General Introduction

An Essay on the Discovery of Sensory Receptors and the Assignment of their Functions Together with an Introduction to Electroreceptors
  • Theodore H. Bullock


Addition to the known roster of sense receptors, not merely of a new organ or example but of a new class or major modality, is a rare event. The prediction, discovery, and establishment of electroreceptors is a case history of extreme interest not only for the intrinsic insight into the life of some lower vertebrates that see the world through a new sense but also for the lessons it teaches about identifying and classifying receptors by function. This may be the most useful way to introduce a section on specialized receptors in lower vertebrates.


Lateral Line Sense Organ General Introduction Electric Organ Electric Organ Discharge 
These keywords were added by machine and not by the authors. This process is experimental and the keywords may be updated as the learning algorithm improves.


Unable to display preview. Download preview PDF.

Unable to display preview. Download preview PDF.

References (excluding references to chapters in this volume)

  1. Adey, W.R.: Slow electrical phenomena in the central nervous system. Neurosciences Res. Prog. Bull. 7, 75 - 180 (1969).Google Scholar
  2. Bennett, M.V.L.: Electroreceptors in mormyrids. Cold Spr. Harb. Symp. quant. Biol. 30, 245 - 262 (1965).Google Scholar
  3. Bennett, M.V.L.: Mechanisms of electroreception. In: Lateral Line Detectors, P. CAHN, Ed. Bloomington: Indiana University Press 1967.Google Scholar
  4. Bennett, M.V.L.: Comparative physiology: electric organs. Ann. Rev. Physiol. 32, 471 - 528 (1970).CrossRefGoogle Scholar
  5. Brown, F.A.: Magnetic response of an organism and its lunar relationships. Biol. Bull. 118, 382 - 392 (1960).CrossRefGoogle Scholar
  6. Brown, F.A.: Responses of the planarian, Dugesia, and the protozoan, Paramecium, to very weak horizontal magnetic fields. Biol. Bull. 123, 264 - 281 (1962).CrossRefGoogle Scholar
  7. Brown, F.A.: Effects and after-effects of reversals of the horizontal magnetic vector. Nature (Lond.) 209, 533 - 535 (1966).CrossRefGoogle Scholar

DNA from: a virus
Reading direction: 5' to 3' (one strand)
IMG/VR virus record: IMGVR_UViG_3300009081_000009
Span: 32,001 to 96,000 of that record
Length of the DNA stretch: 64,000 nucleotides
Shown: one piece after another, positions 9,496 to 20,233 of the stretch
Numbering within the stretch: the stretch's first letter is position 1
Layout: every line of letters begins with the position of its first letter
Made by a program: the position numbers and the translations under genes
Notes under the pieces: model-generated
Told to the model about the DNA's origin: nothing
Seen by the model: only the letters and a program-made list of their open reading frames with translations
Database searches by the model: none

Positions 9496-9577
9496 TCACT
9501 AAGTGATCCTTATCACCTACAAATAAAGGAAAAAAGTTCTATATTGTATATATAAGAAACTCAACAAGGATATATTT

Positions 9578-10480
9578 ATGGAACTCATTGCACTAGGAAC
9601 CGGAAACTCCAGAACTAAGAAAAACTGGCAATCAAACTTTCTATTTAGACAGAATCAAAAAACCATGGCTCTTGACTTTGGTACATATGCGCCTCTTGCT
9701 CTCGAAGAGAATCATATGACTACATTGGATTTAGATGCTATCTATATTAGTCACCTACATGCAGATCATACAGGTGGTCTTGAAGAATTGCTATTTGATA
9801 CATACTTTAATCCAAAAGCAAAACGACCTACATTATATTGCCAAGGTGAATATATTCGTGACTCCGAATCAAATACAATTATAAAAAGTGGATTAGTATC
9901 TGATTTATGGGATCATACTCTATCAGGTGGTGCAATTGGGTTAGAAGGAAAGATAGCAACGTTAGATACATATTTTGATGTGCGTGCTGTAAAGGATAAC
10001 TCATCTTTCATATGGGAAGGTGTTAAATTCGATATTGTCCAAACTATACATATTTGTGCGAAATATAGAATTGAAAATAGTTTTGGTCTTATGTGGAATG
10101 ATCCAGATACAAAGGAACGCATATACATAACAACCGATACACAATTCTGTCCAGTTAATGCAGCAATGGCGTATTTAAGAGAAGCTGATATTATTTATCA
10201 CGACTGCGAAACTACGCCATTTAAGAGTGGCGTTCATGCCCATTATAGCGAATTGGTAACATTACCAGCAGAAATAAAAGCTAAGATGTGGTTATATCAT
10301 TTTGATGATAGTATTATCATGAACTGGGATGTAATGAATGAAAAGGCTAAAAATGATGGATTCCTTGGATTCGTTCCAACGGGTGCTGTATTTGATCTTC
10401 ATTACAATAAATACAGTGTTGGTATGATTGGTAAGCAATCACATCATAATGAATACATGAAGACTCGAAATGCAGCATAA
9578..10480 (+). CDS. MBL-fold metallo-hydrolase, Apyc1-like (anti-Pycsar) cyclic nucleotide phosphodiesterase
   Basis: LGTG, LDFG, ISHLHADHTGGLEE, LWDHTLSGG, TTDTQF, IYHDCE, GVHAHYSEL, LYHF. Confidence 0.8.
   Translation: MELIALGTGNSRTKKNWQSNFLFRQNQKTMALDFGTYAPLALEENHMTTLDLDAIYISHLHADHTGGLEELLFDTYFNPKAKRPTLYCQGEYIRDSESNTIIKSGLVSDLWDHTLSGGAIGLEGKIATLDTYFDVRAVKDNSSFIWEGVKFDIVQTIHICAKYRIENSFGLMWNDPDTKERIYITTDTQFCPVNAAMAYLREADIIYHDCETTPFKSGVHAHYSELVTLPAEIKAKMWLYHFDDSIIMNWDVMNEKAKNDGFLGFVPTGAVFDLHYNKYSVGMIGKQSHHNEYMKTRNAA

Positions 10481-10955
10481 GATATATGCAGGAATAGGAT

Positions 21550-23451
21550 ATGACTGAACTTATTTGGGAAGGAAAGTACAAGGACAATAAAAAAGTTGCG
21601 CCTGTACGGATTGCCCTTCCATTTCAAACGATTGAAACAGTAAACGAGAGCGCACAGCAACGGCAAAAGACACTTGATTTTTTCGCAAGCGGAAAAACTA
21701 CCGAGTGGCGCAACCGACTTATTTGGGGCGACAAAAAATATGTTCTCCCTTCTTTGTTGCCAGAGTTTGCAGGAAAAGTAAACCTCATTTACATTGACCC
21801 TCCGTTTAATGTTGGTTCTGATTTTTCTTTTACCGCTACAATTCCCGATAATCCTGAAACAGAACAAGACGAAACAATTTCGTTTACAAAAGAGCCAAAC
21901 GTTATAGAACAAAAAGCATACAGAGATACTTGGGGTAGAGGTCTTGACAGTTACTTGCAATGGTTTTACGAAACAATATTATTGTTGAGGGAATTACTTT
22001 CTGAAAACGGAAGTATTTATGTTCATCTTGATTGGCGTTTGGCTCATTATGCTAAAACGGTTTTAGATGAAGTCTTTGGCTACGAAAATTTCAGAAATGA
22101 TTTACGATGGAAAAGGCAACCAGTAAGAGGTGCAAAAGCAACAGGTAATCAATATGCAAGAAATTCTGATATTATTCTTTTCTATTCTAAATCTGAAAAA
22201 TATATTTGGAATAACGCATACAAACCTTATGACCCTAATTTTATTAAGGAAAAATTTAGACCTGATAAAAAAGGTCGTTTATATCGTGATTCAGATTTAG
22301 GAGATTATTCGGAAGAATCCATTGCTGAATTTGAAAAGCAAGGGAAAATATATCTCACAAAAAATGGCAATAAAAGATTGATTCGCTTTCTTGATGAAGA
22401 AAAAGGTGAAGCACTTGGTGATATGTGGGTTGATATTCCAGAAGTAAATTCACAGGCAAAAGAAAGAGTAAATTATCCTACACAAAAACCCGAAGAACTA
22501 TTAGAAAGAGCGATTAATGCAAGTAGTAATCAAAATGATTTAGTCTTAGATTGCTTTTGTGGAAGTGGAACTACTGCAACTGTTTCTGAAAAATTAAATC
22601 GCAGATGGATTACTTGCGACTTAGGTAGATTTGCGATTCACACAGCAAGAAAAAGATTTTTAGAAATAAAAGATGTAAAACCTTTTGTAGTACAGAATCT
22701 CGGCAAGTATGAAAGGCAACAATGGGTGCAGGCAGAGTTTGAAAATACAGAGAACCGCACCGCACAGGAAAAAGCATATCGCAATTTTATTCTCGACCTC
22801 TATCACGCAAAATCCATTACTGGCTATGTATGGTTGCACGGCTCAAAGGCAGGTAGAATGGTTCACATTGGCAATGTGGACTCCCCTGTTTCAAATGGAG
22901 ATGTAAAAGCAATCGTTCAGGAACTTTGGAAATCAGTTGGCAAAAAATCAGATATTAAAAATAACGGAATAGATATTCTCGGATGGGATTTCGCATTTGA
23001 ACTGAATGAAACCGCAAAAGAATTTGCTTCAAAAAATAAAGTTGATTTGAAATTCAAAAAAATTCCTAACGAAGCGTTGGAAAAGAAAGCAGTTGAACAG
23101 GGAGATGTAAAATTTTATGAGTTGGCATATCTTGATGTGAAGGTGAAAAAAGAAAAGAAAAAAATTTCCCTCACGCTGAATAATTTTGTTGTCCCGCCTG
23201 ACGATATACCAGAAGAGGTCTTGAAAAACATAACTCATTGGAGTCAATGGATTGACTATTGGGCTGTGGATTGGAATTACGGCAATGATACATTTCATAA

8. Bullock, T.H., Caxcursu, S.: Further analysis of sensory coding in electroreceptors of electric fish. Proc. nat. Acad. Sci. (Wash.) 54, 422 - 429 (1965).CrossRefGoogle Scholar
  9. Bullock, T.H., Hagrw.RA, S., Kiisano, K., Negishi, K.: Evidence for a category of electro-receptors in the lateral line of gymnotid fishes. Science 134, 1426 - 1427 (1961).Google Scholar
  10. Cleworth-Black, P.: The role of electrical discharges in the non-reproductive social behavior of Gymnotus carapo L. (Gymnotidae Pisces). Anim. Behay. Monog. 31, 1 - 77 (1970).Google Scholar
  11. Coates, C.W., Altahirano, M., Grundfest, H.: Activity in electrogenic organs of knife- fishes. Science 120, 845 - 846 (1954).CrossRefGoogle Scholar
  12. Dijrgraaf, S., Kalmijn, A.J.: Verhaltungsversuche zur Funktion der Lorenzinischen Ampullen. Naturwissenschaften 49, 400 (1962).CrossRefGoogle Scholar
  13. Dijicgraaf, S., Ku Mrjn, A. J.: Untersuchungen über die Funktion der Lorenzinischen Ampullen an Haifisch. Z. vergl. Physiol. 47, 438 - 456 (1963).Google Scholar
  14. Enright, J. T.: Responses of an amphipod to pressure changes. Comp. Biochem. Physiol. 7, 131 - 145 (1962).CrossRefGoogle Scholar
  15. Fessard, A., Szabo, T.: Mise en evidence d'un récepteur sensible à l'électricité dans la peau des Mormyres. C.R. Acad. Sci. (Paris) 253, 1859 - 1860 (1961).Google Scholar
  16. Hagiwara, S., Morita, H.: Coding mechanisms of electroreceptor fibers in some electric fish. J. Neurophysiol. 26, 551 - 567 (1963).Google Scholar
  17. Hagiwara, S., Kusano, K., Negisba, K.: Physiological properties of electroreceptors of some gymnotids. J. Neurophysiol. 25, 430 - 449 (1962).Google Scholar
  18. Hagivura, S., SZABO, T., ENGER, P. S.: Physiological properties of electroreceptors in the electric eel, Electrophorus electricus. J. Neurophysiol. 28, 775 - 783 (1965a).Google Scholar
  19. Hagiwara, S., Szaso, T., Enger, P. S.: Electroreceptor mechanisms in a high-frequency weakly electric fish, Sternarchus albilrons. J. Neurophysiol. 28, 784-799 (1965 b).Google Scholar
  20. Hensel, H.: Quantitative Beziehungen zwischen Temperaturreiz und Aktionspotentialen der Lorenzinischen Ampullen. Z. vergl. Physiol. 37, 509 - 526 (1955).Google Scholar
  21. Jacobs, H.L., Sharma, K.N.: Taste versus calories: sensory and metabolic signals in the control of food intake. Ann. N. Y. Acad. Sci. 157, 1084 - 1125 (1969).CrossRefGoogle Scholar
  22. Kalmijn, A.J.: Electro-perception in sharks and rays. Nature (Lond.) 212, 1232 - 1233 (1966).CrossRefGoogle Scholar